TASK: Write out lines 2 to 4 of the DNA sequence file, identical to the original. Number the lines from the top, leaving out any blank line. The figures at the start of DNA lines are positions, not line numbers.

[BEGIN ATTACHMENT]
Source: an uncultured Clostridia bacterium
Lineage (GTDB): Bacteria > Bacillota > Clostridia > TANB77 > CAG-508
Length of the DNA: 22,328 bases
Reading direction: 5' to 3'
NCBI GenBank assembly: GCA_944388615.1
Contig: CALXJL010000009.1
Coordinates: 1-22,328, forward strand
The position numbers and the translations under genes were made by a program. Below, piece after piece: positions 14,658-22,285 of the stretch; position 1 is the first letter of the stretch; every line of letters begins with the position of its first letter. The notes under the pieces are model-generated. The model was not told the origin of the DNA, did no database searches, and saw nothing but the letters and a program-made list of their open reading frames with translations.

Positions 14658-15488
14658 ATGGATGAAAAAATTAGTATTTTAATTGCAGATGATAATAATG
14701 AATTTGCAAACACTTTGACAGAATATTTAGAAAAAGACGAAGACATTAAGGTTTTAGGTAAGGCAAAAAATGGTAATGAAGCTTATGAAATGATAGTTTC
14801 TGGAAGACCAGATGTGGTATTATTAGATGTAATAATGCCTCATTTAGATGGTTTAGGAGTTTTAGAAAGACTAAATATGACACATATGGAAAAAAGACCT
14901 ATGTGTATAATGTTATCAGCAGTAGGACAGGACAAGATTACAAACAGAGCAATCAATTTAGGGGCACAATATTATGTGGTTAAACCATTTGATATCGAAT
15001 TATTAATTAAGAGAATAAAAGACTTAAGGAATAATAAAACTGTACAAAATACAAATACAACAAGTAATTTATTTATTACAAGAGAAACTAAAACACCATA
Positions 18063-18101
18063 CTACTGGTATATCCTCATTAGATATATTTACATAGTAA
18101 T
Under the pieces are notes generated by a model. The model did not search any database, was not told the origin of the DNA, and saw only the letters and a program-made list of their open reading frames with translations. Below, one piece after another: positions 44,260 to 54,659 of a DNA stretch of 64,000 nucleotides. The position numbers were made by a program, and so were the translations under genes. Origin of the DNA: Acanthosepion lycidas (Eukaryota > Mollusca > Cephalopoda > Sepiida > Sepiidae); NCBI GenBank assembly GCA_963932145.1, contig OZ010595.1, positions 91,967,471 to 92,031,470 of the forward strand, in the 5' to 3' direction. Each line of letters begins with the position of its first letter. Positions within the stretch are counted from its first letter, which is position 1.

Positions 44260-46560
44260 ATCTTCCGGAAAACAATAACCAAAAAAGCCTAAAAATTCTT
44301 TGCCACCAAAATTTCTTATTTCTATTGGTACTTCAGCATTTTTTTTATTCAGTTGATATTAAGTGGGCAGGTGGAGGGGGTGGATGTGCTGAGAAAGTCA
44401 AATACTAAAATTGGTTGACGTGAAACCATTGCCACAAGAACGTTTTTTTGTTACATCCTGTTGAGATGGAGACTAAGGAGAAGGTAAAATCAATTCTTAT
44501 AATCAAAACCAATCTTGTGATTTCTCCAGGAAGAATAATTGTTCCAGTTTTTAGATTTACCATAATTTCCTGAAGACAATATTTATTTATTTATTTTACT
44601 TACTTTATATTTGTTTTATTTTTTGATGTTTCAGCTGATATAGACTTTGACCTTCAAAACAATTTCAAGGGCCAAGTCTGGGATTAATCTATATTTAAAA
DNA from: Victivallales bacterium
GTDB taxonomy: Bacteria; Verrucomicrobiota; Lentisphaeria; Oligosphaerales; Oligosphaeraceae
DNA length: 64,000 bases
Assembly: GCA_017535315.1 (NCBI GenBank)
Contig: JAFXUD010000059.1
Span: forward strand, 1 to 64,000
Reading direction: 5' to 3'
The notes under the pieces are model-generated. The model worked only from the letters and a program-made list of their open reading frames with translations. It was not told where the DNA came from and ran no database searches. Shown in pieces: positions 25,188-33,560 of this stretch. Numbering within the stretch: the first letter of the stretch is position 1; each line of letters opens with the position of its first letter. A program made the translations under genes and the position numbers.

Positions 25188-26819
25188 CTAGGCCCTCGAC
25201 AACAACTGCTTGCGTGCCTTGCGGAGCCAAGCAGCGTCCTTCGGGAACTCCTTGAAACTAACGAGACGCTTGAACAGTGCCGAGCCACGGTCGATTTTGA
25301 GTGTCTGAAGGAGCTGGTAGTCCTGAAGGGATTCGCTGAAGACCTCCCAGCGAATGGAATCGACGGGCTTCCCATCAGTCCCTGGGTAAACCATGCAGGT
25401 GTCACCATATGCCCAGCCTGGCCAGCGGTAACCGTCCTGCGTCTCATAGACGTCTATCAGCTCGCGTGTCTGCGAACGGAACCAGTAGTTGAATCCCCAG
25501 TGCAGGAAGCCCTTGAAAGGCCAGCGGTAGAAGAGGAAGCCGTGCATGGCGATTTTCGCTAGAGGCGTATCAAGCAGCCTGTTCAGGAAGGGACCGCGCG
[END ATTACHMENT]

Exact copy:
Lineage (GTDB): Bacteria > Bacillota > Clostridia > TANB77 > CAG-508
Length of the DNA: 22,328 bases
Reading direction: 5' to 3'